Better choose Leiden
The European Medicines Agency (EMA) is coming to Amsterdam: the Dutch capital is thrilled, and so is Leiden. Leiden is a true knowledge city where ample scientific research takes place in areas such as Life Sciences & Health. Therefore, EMA’s upcoming move is an interesting development for the Leids Universitair Medisch Centrum (LUMC) and the companies located at the Leiden Bio Science Park. Besides being a knowledge city, Leiden is also great place to live. Over 12,000 working internationals have settled with their families in Leiden or the Leiden region (Leiderdorp, Oegstgeest, Voorschoten and Zoeterwoude). This region has a lot to offer for internationals and their families. We would like to share with you some reasons why the Leiden region is worth considering as a place to live when you emigrate to the Netherlands.
Are you familiar with the Leiden region?
Leiden is a lively city with a historic city centre. In 1575, the first university in the Netherlands was founded in Leiden and, today, the city is known to have relatively well-educated residents. Leiden has approximately 123,800 residents and is situated in the Randstad, the largest urbanized area in the Netherlands. Due to its strategic location between the Hague and Amsterdam, the city is easily accessed by road and public transport. Leiden is an approximate 30 minute drive from Amsterdam, and regular direct trains connect to Amsterdam Centre, RAI and the Zuidas of Amsterdam. You can catch a train to these stations every 15 minutes or half hour.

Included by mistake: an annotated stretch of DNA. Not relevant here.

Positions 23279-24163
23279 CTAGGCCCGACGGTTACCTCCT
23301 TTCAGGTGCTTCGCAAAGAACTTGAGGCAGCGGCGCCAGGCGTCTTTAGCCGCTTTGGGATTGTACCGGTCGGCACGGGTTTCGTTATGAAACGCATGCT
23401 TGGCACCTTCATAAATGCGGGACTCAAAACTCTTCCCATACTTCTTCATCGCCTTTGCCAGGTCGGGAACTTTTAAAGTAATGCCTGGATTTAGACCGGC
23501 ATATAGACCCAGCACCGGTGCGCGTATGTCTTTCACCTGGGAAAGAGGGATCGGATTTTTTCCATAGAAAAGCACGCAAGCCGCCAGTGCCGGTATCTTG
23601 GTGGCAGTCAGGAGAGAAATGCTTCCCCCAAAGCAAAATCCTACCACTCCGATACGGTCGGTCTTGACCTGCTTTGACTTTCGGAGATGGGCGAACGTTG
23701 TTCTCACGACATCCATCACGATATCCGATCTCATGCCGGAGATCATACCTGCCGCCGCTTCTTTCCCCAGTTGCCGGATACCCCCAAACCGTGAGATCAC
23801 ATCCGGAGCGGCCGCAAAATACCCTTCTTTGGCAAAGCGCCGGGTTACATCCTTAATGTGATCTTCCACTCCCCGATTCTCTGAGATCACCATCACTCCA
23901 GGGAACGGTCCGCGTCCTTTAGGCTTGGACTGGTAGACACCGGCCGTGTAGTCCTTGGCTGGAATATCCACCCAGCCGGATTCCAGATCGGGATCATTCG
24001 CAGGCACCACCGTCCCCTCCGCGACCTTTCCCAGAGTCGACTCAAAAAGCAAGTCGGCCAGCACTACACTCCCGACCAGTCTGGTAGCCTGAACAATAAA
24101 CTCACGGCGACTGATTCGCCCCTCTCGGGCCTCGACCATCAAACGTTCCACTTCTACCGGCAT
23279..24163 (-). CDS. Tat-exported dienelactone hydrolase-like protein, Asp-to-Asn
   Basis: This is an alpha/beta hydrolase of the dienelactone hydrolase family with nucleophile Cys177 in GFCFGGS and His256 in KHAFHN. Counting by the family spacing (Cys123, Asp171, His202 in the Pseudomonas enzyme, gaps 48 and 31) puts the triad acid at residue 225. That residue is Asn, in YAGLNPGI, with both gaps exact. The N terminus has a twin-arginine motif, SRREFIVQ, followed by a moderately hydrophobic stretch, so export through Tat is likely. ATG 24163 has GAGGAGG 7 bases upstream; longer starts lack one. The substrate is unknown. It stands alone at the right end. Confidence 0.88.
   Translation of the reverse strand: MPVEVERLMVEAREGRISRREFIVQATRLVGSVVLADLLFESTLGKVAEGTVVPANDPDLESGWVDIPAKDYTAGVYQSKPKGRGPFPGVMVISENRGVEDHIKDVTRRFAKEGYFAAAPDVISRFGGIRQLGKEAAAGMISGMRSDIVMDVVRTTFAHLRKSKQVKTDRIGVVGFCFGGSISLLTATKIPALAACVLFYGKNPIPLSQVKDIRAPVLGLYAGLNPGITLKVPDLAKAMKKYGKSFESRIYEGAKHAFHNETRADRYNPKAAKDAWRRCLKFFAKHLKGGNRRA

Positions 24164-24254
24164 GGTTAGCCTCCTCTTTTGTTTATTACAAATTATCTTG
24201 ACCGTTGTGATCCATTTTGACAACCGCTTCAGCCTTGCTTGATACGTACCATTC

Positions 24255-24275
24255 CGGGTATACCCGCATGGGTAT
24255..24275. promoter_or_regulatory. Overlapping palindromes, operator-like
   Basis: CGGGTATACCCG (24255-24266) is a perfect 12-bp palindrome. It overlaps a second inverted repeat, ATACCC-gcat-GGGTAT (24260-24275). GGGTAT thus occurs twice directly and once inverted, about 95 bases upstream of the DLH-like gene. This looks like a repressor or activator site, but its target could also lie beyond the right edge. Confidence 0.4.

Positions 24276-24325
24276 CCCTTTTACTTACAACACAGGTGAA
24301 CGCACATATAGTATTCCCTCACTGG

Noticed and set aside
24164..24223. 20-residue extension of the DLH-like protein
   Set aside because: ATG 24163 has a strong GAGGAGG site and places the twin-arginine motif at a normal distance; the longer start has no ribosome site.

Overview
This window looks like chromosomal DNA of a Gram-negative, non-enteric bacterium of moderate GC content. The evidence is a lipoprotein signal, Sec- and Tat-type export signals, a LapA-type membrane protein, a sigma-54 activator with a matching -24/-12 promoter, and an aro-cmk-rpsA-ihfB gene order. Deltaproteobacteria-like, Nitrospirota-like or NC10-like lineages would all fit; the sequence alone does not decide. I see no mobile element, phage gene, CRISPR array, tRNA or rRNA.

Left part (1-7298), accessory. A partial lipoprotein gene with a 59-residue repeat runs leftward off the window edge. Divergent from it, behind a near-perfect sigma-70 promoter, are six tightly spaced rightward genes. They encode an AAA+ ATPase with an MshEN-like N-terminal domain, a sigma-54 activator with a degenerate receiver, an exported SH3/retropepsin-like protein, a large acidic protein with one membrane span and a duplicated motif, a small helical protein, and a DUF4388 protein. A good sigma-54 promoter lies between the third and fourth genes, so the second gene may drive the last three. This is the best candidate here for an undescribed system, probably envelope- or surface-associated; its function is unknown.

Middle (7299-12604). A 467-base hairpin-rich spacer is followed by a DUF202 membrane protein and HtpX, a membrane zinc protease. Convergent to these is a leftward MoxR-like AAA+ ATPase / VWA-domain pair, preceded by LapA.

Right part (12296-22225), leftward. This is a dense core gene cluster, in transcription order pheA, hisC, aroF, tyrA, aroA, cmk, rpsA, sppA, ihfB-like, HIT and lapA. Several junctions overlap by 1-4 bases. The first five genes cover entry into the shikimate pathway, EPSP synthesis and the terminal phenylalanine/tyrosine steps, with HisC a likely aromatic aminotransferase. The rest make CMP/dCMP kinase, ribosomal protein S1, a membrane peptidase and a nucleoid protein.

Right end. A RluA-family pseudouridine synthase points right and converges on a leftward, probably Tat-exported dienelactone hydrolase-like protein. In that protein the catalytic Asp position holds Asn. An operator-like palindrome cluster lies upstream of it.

The ‘Green Heart’, villages and international schools
In the centre of the urbanized Randstad lies the Groene Hart (‘Green Heart’), a green area of polders, lakes and small wildlife areas. Thanks to the Groene Hart, Leiden’s location is ideal: large cities at close proximity and easily accessible due to a solid infrastructure, and plenty of quiet spots and recreational options in the Groene Hart. Many Leiden residents get out on their bicycles in the Summer, or go for walks in the surrounding areas such as the nature areas de Vlietlanden and de Kagerplassen.
A number of small municipalities are located in this green environment: Leiderdorp, Voorschoten and Oegstgeest, for instance. These are also great places to live, each village has a characteristic centre and various housing estates where many (young) families reside. The area offers space, as well as good facilities such as medical and dental care, shopping centres, sports clubs and cultural facilities. In addition, the international schools are located here. The Elckerlyc International Primary School is located in Leiderdorp, and the Rijnlands Lyceum International school and The British School are located in Oegstgeest and Voorschoten, respectively. International families can also choose one of the Dutch schools in the region. There are several Dutch schools in the region that offer bilingual education.